Monday, August 31, 2020

The Final Solution: Dr. Bedpan

Lisbon earthquake with tsunami looming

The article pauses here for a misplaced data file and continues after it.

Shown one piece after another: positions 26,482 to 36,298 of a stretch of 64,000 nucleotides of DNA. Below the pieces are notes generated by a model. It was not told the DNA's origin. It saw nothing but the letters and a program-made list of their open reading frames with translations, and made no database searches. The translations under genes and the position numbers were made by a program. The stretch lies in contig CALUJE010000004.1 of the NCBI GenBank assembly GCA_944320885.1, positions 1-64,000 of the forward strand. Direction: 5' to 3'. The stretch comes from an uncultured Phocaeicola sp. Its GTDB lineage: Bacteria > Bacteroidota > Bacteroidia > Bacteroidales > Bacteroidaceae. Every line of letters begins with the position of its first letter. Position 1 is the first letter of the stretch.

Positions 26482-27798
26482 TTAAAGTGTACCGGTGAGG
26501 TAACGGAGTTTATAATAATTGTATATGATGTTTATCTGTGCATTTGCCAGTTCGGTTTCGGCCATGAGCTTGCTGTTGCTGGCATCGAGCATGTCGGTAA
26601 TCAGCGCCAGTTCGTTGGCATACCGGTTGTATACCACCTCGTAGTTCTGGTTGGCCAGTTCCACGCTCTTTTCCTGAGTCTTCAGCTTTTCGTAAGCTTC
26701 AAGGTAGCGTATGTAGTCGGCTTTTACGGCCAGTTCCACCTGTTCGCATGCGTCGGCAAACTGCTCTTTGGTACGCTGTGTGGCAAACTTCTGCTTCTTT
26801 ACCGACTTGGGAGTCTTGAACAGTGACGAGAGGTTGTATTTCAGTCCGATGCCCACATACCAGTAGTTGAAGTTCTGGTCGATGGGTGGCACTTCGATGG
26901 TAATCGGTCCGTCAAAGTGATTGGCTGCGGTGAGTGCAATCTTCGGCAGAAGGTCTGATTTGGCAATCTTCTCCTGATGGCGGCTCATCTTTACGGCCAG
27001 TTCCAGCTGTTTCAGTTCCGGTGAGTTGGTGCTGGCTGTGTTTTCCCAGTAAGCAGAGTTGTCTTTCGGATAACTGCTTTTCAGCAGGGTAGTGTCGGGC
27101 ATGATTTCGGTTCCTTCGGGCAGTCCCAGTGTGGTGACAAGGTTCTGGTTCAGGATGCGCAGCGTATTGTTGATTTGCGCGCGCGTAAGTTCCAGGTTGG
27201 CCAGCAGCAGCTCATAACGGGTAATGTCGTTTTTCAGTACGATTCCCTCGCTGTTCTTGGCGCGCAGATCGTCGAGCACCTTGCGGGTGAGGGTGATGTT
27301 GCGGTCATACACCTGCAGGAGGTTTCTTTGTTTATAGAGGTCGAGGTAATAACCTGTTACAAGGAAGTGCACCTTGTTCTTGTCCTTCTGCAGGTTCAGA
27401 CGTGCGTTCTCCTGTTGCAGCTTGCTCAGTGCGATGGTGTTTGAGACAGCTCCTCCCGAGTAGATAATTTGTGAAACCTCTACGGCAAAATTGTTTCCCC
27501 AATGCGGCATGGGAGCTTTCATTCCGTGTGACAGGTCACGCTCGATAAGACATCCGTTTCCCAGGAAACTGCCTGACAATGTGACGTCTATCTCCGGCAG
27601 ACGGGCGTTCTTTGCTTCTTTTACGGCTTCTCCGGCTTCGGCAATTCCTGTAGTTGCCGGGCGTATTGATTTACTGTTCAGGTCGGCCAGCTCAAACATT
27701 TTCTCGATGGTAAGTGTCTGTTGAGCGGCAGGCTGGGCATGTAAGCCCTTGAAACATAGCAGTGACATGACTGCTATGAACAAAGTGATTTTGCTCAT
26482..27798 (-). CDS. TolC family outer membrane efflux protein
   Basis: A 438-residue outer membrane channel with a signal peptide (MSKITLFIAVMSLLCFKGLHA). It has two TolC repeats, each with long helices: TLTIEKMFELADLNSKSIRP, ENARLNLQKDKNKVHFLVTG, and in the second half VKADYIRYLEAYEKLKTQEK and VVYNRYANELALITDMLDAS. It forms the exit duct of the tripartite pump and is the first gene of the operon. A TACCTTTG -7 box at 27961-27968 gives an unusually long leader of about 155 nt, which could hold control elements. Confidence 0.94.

Voltaire parodied the delusory optimism of Leibnitz in his creation of Dr. Pangloss who infamously intones “all’s for the best in the best of all possible worlds” a homily that came on the heels of the great Lisbon earthquake of 1555. But what about outright nihilists and pessimists like Turgenev’s Bazarov in Fathers in Sons? What about an anti-Christ named Dr. Bedpan who cries out “all’s for the worst in the worst of all possible worlds?” The problem with millenarian pessimism is that it becomes a self-fulfilling prophecy. While the optimist, however misguided, is a heat seeking missile when it comes to good, the pessimist trumpets the worst. There's glee on his or her face which says “I told you so.” “The masses are the asses,” is a phrase that pessimists enjoy repeating and while they will be the first to admit that there are great leaders whose lives have been devoted to combatting greed and self-seeking, they love to point out the inconsistencies and foibles of even the great. Gandhi may have slept in the nude with young girls to test his control, but it's an anecdote that only demonstrates how desires are always festering. And what about those rumors about Mother Theresa not being so saintly? Are the great and noble souls basically gratifying yet another desire, the wish for sainthood? What’s better? To be a windmill chasing optimist or Dostoevsky’s Grand Inquisitor accusing Christ of heresy?

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